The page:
Ukrainian footballer Andrii Kravchuk is training with Manchester City after fleeing to England following Russia’s invasion of his homeland.
City have agreed to let the 23-year-old midfielder train with their Elite Development Squad after he terminated his contract with Russian first-division side Torpedo Moscow.
Kravchuk said he could no longer play for the club after Russia’s invasion of Ukraine and used his friendship with Oleksandr Zinchenko to come to an agreement with City until the end of the season following approval from the U.K. government, FA and Premier League.
“I felt really uncomfortable [at Torpedo Moscow], what has happened is shocking,” said Kravchuk, who has represented Ukraine at the Under-21 level.
“There were nice people around me at the club, but I was playing in a country that invaded my homeland. Leaving the club was the only decision. People in Ukraine would not understand me if I continued to play there.
“I am so grateful to Manchester City for giving me this chance to train with them. The past few weeks and months have been so difficult, but to be back on the pitch means so much to me.”
Kravchuk found out about the invasion in a 5 a.m. phone call from his mother while he was taking part in preseason training in Turkey. His family is still in the capital, Kyiv, and his brother, Aleks, is part of the country’s armed forces.
“My mother usually calls me at lunchtime after training, but this was different,” Kravchuk said. “Her first words to me were: ‘Russia is bombing us.’ It’s shock. I couldn’t find the words. I was destroyed inside.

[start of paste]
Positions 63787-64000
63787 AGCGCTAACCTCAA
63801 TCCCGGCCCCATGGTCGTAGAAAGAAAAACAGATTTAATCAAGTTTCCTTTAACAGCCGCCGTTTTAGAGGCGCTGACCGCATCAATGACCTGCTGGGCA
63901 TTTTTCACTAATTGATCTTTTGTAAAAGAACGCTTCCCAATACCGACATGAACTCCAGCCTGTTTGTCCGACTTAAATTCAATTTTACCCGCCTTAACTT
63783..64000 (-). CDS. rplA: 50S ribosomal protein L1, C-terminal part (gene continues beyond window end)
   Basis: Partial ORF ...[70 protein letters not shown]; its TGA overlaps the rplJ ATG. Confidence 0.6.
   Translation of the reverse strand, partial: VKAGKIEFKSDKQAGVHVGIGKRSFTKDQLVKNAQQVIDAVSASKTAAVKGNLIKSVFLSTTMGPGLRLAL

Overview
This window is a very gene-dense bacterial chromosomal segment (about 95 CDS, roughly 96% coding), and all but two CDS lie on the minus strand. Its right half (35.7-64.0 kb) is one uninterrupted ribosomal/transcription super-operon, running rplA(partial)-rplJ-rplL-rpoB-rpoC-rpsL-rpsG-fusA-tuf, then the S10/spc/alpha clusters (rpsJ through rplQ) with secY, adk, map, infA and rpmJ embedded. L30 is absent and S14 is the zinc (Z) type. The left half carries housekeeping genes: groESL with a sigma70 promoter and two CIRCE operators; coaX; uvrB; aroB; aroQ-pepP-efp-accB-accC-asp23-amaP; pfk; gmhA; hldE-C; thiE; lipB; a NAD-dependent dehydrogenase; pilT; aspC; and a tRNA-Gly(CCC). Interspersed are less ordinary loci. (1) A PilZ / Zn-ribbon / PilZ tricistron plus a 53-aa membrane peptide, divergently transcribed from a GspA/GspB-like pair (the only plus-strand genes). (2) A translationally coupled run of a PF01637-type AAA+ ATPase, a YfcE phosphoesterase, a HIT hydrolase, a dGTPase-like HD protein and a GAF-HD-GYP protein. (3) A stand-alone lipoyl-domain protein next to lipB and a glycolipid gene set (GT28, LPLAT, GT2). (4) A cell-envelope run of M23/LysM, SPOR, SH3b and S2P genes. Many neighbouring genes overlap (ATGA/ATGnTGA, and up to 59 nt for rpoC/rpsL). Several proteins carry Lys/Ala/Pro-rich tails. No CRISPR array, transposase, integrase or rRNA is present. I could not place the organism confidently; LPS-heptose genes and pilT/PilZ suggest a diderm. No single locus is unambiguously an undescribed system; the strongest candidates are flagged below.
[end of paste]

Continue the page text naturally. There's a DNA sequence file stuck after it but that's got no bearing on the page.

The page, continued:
“I cannot believe it’s happened. In the 21st century, in the middle of Europe. I still can’t find the words. A month before the attack, Russian military were around our borders, but I thought that was just a political move. We never expected this.
“My family are in Kyiv and safe right now. My mother has just told me she can still hear the bombs. I’m really worried. I am in groups on my phone and always receiving messages with bombing alerts. Every time those alerts come through I am so anxious. Your only thought is that my family can die.
“I speak to my brother every day. I tell him every day how proud I am of him, for not only protecting our family but the whole country and the Ukrainian people. He is staying and fighting.”
Kravchuk and Zinchenko, who has been at City since 2016 and played 48 times for Ukraine, have known each other since their time together at Shakhtar Donetsk‘s academy.
“While I wish the circumstances were very different, it has been good to be back with Andrii,” Zinchenko said.
“I know how much football means to him, and how it can help us during these difficult times. I would like to thank my club for giving him the opportunity to train with us.”